Sump pump working really hard, at new 22 James St. severed-lot building in Long Branch
I am pleased to share with you (for purposes of discussion) the following message from Brian Liberty of Long Branch:
Dearest staff of Municipal Licensing and Standards,
It seems the problem child at 22 James and its ugly brother to the east have been passed along to your laps now – kindly see attached. On Saturday, February 25th, I watched as this sump pump pipe consistently shot out a stream of water for well beyond the five minutes I was speaking with a neighbour out front. It’s a shame the rivers flowing under our Long Branch homes couldn’t stay underground. One hopes the new owners will have a backup battery/generator and a great flood insurance policy.
Unfortunately the issue renders itself null at the Committee of Adjustment and Ontario Municipal Board with respect to potential drainage or broader neighbourhood flooding issues. Most often, the Board Chair at a hearing will take the time to acknowledge the lack of any other comments by Toronto Water staff beyond standard engineering comments. These applications need additional language from other departments with jurisdiction and professional designation to address the water issues. Permeable pavers are not sufficient to address front yard landscaping drainage when a dwelling has been approved at 80 or event 100 percent increase in density of the bylaws.
The Long Branch ecosystem cannot handle the size of residential dwellings being approved at the C of A and OMB. But the building permits have been signed off. Another house sold, another civil lawsuit born.
Long Branch resident
Interim Chair, Long Branch Neighbourhood Association
Additional reference to severed lots at 20 James St.
The severed lot at 20 James St. is highlighted at the following recent post concerned with the Feb. 7, 2017 Long Branch Guidelines Draft.
Pages 12 & 13 (i.e. the set of pages) of Feb. 7, 2017 Long Branch Guidelines Draft focuses on 3.6 Special Features
I have added some photos of my own, regarding 20 & 22 James St., by way of continuing the narrative concerned with the destruction of soft landscaping.
If you look at the backyards of the two severed lots, you will note that much of the backyard space has been devoted to pavement.
In terms of the larger narrative, part of the story that we are focusing upon concerns the OMB.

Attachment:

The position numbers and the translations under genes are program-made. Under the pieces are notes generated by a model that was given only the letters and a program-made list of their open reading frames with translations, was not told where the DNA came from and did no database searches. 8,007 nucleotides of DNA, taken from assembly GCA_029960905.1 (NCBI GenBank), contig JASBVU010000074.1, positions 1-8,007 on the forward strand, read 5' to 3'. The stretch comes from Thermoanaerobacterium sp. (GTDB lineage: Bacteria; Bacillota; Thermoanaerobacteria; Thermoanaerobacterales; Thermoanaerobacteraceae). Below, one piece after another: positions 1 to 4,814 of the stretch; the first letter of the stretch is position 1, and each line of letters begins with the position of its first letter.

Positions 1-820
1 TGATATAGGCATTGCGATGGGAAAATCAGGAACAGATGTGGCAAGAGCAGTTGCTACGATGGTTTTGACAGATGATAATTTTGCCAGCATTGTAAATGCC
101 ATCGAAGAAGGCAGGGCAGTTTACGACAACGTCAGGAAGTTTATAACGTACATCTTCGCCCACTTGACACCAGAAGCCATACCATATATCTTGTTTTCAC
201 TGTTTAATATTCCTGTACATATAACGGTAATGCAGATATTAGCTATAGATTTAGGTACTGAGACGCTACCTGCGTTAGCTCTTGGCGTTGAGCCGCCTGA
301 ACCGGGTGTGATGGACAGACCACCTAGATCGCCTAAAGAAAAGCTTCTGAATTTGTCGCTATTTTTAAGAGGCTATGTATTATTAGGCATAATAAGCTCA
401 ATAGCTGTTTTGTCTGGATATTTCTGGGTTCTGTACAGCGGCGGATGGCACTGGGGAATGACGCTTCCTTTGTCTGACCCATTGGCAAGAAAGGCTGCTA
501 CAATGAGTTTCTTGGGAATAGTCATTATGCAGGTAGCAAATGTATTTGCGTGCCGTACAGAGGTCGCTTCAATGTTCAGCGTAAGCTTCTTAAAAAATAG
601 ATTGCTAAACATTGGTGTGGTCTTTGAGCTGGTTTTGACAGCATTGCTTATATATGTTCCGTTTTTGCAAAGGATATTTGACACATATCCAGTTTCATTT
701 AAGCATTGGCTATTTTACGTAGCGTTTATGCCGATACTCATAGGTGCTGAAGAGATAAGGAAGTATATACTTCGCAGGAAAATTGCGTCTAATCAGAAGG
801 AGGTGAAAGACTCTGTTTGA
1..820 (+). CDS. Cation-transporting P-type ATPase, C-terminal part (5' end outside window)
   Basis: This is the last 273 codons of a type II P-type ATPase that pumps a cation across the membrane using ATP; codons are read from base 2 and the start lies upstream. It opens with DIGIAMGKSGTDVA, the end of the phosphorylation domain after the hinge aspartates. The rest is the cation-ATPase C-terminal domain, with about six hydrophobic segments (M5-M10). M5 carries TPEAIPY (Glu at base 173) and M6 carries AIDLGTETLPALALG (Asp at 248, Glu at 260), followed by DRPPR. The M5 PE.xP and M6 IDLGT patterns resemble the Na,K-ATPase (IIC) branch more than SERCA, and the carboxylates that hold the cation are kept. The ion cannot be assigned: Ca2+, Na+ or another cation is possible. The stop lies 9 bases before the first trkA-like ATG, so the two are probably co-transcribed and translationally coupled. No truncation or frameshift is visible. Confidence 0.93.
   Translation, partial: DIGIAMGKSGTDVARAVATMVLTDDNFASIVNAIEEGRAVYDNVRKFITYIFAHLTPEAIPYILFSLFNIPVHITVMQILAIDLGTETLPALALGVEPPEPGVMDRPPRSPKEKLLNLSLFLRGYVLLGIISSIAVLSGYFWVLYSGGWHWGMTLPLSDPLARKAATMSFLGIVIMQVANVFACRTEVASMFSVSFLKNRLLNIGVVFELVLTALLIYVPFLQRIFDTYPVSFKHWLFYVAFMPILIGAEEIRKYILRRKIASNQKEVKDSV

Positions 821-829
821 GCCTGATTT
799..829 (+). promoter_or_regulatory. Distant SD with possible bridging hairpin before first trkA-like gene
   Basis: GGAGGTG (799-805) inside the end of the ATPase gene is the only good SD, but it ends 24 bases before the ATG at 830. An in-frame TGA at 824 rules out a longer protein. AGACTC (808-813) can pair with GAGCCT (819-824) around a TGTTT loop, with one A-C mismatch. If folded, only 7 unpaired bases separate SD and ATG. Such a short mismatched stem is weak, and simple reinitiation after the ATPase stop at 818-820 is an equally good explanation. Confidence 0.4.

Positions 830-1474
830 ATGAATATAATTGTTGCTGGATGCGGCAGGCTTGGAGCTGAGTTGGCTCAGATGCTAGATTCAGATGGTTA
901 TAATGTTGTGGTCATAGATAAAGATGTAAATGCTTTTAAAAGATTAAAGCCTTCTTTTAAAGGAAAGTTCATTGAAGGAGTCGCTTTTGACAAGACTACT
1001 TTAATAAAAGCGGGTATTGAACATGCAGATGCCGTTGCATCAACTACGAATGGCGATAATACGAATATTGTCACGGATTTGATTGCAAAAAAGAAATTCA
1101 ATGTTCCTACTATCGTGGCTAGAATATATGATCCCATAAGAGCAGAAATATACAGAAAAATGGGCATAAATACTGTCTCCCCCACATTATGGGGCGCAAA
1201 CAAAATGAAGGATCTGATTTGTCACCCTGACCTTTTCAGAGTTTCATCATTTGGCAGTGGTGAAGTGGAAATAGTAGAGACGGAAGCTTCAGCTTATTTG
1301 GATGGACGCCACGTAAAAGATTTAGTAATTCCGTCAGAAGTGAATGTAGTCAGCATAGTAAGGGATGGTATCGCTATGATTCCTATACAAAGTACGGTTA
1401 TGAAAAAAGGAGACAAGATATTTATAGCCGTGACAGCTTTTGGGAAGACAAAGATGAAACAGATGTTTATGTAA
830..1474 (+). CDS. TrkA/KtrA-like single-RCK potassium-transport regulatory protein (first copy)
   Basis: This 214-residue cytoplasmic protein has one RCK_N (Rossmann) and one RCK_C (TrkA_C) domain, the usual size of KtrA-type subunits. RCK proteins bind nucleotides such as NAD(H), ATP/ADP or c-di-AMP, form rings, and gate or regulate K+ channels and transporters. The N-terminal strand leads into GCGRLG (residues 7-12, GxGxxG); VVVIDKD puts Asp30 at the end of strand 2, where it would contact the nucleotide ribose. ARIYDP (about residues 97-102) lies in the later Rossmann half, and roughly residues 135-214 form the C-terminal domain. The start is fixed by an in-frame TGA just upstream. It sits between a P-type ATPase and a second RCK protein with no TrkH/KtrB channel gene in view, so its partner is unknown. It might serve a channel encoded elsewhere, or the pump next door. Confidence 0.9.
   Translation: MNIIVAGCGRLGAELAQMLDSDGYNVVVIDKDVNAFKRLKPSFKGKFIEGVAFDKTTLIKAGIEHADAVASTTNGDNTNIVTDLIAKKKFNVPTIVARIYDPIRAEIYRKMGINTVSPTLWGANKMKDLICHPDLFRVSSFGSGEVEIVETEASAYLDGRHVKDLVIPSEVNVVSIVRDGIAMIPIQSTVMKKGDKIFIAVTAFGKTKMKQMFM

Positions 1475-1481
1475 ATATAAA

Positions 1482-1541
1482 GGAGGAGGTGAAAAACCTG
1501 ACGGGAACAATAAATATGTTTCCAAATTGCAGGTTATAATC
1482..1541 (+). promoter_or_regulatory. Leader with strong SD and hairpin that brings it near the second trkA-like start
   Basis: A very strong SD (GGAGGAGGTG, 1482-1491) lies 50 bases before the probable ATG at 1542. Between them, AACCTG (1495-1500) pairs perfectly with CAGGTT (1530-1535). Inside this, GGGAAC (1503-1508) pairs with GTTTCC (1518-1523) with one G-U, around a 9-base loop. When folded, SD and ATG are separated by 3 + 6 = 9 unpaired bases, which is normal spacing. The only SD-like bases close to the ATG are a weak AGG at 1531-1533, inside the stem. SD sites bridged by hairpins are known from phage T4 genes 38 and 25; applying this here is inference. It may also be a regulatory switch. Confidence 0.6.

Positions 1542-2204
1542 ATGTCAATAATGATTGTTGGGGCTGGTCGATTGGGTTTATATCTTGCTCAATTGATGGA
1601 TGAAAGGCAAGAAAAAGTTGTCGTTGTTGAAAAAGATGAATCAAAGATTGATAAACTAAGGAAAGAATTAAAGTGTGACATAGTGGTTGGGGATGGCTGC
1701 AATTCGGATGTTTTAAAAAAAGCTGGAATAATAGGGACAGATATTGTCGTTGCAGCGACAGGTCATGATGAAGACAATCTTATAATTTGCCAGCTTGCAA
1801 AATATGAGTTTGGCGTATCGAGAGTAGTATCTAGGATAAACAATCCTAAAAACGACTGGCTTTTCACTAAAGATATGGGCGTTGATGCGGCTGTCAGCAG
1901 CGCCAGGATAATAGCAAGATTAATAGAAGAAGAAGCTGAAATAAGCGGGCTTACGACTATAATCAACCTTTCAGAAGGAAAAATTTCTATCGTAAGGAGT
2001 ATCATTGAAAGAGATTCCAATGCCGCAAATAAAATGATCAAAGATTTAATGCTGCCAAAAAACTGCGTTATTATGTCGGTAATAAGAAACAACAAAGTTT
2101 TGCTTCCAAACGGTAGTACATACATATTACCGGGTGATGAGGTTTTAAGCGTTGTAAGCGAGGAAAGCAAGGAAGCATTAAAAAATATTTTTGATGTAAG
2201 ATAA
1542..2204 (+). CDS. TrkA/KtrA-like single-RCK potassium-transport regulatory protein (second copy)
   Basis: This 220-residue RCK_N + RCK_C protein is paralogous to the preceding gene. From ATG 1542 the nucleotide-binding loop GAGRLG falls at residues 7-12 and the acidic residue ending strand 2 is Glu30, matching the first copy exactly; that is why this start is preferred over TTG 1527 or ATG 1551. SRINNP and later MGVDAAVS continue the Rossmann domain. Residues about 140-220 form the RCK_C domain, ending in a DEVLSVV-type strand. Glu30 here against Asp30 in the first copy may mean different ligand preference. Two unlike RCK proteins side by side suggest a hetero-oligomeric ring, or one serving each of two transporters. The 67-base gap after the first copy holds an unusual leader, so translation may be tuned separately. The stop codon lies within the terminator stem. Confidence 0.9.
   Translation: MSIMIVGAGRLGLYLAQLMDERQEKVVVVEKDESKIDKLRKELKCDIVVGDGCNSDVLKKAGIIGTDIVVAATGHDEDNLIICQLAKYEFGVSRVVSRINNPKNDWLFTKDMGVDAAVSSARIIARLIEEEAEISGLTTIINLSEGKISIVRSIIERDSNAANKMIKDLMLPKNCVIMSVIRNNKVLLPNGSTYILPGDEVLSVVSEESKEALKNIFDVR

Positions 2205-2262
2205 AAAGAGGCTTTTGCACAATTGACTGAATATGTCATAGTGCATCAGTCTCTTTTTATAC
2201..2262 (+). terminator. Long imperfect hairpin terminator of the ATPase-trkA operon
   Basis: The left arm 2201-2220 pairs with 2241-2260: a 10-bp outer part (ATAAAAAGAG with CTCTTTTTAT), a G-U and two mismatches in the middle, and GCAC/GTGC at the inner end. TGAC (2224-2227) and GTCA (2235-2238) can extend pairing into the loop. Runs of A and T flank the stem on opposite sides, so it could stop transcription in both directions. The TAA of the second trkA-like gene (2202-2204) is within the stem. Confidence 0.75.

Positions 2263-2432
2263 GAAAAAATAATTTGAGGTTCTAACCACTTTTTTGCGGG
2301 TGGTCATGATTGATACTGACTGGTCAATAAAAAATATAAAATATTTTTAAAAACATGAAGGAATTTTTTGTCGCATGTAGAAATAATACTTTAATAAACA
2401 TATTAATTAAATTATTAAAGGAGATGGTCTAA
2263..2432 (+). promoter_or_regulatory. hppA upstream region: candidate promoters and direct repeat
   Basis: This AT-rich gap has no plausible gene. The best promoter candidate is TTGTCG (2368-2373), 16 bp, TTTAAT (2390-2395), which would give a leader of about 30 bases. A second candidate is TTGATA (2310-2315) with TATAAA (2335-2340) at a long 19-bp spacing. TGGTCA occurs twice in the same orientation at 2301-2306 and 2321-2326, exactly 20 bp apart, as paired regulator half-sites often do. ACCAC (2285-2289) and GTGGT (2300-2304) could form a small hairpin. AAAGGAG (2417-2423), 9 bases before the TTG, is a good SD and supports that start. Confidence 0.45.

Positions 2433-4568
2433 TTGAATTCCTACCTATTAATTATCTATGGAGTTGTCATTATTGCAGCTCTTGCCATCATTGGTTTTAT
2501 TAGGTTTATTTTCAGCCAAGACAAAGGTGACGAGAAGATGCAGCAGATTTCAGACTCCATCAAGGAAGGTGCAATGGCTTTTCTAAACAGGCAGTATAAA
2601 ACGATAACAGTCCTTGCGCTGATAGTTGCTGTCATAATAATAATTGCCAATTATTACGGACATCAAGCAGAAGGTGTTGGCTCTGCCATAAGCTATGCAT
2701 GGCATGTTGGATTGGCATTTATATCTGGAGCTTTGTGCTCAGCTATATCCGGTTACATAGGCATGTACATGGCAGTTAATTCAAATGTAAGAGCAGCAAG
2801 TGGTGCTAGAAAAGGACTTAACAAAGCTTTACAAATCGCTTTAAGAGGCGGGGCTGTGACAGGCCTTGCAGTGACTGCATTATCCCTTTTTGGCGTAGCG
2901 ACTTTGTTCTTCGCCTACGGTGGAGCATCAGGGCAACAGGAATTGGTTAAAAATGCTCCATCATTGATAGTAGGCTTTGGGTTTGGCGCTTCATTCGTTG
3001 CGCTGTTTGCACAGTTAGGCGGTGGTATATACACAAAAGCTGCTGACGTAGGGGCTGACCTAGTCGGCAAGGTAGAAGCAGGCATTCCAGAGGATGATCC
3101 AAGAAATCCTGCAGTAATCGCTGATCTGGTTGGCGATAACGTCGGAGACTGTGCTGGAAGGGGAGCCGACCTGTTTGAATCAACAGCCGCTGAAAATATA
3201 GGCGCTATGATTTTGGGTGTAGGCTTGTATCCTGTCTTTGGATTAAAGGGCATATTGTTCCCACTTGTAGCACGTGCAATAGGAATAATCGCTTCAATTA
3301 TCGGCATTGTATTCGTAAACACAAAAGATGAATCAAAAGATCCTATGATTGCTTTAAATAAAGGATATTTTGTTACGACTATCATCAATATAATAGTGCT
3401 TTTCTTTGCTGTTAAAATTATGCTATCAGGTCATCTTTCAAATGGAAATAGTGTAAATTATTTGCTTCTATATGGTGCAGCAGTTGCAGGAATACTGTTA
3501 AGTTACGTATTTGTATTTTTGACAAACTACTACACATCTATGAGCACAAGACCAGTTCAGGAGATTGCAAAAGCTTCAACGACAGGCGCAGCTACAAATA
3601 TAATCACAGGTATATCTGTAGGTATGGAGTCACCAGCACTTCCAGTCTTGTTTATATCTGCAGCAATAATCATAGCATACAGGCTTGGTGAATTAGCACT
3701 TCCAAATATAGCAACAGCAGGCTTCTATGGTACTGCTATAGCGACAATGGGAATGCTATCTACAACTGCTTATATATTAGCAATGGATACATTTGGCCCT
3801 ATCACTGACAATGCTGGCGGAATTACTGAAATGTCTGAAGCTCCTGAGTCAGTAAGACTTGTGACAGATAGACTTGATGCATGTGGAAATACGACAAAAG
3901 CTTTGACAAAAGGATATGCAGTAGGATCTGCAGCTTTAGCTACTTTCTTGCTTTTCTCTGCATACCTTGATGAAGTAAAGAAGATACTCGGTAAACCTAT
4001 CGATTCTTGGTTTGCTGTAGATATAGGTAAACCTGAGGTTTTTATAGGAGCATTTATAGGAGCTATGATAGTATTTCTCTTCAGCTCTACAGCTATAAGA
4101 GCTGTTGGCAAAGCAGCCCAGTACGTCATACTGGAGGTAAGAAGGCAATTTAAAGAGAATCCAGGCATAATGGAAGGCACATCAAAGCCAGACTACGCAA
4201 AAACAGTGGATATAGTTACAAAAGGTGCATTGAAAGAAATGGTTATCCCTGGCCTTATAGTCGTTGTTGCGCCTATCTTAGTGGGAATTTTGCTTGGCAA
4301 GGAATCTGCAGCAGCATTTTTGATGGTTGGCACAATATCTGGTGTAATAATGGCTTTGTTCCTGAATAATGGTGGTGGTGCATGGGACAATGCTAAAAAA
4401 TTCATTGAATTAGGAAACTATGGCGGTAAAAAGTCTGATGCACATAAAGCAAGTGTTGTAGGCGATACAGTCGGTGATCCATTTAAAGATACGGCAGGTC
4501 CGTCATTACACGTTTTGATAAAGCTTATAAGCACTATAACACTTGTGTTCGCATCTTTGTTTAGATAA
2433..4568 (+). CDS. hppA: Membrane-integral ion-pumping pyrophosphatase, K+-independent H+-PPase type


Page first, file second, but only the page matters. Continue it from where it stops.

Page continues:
Click here for previous posts about the OMB >
A recent post in this series is entitled:
Houses of Parliament have Hansard. Courts have transcripts. What records does OMB provide of its deliberations?
Among much earlier posts is one entitled:
David Godley, a retired professional planner, shared evidence about 20 James Street at an OMB hearing on Feb. 13, 2015
As is noted at the above-mentioned March 7, 2015 post (that is, a post from two years ago), I attended the Feb. 13, 2015 OMB meeting concerned with 20 James St.
The meeting brought to mind, for me, the fiction of Franz Kafka as we’ll as the history of the British empire. as I noted at the post:
When I observe OMB hearings, among the scenarios that come to mind are the stage settings and pronouncements associated with the history of the British empire. What transpires at OMB hearings, as the OMB is currently constituted, is of much interest to any person who cares about the governance of the City of Toronto or who has an interest in live theatre. The literary works and office writings of Franz Kafka (1883-1924) also come to mind, along with a wide range of evocative historical references, when a person attends meetings of the OMB.
OMB meetings are open to the public. Any person can attend such a meeting as an observer, in order to view what transpires at such meetings.
I encourage City of Toronto high school teachers, who are teaching History and Civic Engagement and similar academic subjects, to bring groups of students to observe OMB meetings related to planning issues in local communities.
Do we live in a civil society, or in a “failed state”?
Whether or not the society in which we live can legitimately be characterized as a civil society is an interesting topic, which is, perhaps, open to debate. This is a thought that may come to mind when a person attends an OMB meeting.
It has been my experience that, on some occasions, local residents who appear at OMB hearings are treated with respect.
It has also been my experience – for example, at the OMB hearing related to 20 James Street – that local residents appearing before the Board have, on occasion, been treated with a level of disrespect that is not characteristic of civil society. Such behaviour, on the part of a number of OMB officials, warrants documentation.
I encourage the documentation of such behaviour, with a focus on accurate and balanced sharing of information related to what transpires from moment to moment at such meetings. Such behaviour is, in my view, a key part of the unfolding history of urban planning at the City of Toronto.
David Godley shared the following evidence at the Feb. 13, 2015 OMB hearing regarding 20 James Street; the OMB decision was in favour of the development
Below is an excerpt from the evidence that David Godley shared at the Feb. 13, 2015 OMB hearing. To view the complete text of what he shared, please click here.
Recent approvals in Long Branch: continuation of text from David Godley for Feb.13, 2015 OMB hearing
21) Recent approvals in Long Branch provide examples of taking one type of development somewhere in the neighbourhood and transposing it to another site. (Appendix D). One house owner has their rear windows completely darkened (this also shows that 2 feet side yard set back is unworkable), another is so overshadowed that the owner sold up and another has their view, light and sunlight diminished by an overwhelming wall.
Any person passing by can see the development sticks out like a sore thumb in terms of massing and spacing because the lots are so narrow and with the increase in density from 35% to 53% (in the subject case) about 50% larger than currently permitted. “Nearby massing” referenced in the OP is a key element of compatibility and relates strongly to lot frontage and density.